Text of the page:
Minority and indigenous women in decision-making

Panellists identified the following points as essential for overcoming the obstacles and building a democracy which would not be elitist and lack legitimacy because of the absence of women in general, and minority and indigenous women in particular:

  • The choice of electoral system; proportional systems were more favourable for women; there seemed to be a general support for quotas.
  • Participation in political parties, as they are key to promoting women’s issues. In this respect, Sophia Abdi Noor mentioned that in Kenya two political parties were led by women, but not supported by women. Women rather joined the big parties. It was important that women support women.
  • The promotion of women in all spheres of life (economic, cultural…) and not only politics is important. Support should be given to women entrepreneurs.
  • Numbers are crucial. Only if women reach a critical mass within parliaments will they be able to make a difference. One also has to see what is behind numbers. Available data says nothing about the percentage of minority and indigenous women among women MPs, about the interests who these women represent and whether or not they are supporting a transformative agenda. Geraldine Fraser (UNDP) referred to Nepal which was leading South-East Asia in terms of women’s representation in parliaments. There had been a decision to achieve this; first one needed the numbers and then content could be added. The IPU was invited to collect data on minority and indigenous women in parliaments.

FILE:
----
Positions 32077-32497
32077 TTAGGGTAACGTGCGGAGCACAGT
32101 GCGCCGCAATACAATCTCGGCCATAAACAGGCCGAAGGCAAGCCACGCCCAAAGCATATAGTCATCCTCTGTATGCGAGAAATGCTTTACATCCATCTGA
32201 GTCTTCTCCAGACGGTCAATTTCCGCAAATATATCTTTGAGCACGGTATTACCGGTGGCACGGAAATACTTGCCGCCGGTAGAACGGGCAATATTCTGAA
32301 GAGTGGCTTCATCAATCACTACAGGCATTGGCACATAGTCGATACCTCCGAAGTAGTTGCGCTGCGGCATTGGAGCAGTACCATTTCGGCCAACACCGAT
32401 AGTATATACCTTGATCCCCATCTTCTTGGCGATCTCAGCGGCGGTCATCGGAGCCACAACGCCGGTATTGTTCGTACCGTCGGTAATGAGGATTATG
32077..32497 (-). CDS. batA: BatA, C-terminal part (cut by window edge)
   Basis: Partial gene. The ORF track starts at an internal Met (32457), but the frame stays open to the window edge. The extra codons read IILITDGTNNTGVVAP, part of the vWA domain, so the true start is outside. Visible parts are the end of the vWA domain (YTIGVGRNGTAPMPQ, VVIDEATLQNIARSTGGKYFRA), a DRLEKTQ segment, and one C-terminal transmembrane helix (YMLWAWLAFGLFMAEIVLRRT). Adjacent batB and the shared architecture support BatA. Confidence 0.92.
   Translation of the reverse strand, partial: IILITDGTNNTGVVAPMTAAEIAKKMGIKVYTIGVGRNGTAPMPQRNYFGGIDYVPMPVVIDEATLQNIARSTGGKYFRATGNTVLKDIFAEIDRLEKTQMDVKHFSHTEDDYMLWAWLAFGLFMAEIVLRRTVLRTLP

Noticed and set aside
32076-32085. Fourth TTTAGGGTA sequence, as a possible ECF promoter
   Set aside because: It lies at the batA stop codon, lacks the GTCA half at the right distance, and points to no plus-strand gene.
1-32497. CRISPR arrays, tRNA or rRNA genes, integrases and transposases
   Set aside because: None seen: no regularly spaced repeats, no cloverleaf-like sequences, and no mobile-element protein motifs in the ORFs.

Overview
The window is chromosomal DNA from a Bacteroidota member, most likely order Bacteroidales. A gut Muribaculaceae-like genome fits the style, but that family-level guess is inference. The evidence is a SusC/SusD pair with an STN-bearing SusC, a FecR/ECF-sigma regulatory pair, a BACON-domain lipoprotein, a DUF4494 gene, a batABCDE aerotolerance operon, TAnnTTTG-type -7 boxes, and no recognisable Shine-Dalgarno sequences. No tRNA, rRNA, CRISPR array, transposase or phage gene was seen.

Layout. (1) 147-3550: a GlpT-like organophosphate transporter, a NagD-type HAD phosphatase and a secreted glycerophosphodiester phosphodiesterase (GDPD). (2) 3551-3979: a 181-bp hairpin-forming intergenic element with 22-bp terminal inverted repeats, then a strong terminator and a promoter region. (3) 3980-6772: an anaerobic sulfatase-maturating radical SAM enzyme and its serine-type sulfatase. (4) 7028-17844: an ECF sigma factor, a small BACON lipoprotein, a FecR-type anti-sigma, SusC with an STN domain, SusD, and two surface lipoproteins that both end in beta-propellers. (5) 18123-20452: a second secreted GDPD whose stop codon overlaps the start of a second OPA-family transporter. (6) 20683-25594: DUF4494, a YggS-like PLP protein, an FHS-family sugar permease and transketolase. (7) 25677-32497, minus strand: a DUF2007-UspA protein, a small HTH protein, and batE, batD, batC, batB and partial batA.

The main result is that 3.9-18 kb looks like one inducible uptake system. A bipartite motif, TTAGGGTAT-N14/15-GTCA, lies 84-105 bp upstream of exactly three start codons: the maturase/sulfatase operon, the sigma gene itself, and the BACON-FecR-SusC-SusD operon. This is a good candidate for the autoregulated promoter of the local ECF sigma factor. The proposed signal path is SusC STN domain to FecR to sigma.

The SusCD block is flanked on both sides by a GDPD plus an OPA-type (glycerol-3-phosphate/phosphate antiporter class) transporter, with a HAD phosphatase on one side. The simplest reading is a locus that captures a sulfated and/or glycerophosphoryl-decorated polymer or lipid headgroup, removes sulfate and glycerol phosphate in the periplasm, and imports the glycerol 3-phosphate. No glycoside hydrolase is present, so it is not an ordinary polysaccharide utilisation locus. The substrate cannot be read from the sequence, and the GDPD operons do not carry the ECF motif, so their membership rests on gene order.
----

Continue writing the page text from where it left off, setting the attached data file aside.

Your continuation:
• Training of women in political skills; ensuring greater access of women to technology and knowledge networks such as Iknowpolitics.
  • The establishment of cross-party women’s caucuses and indigenous women’s organisations was also mentioned.

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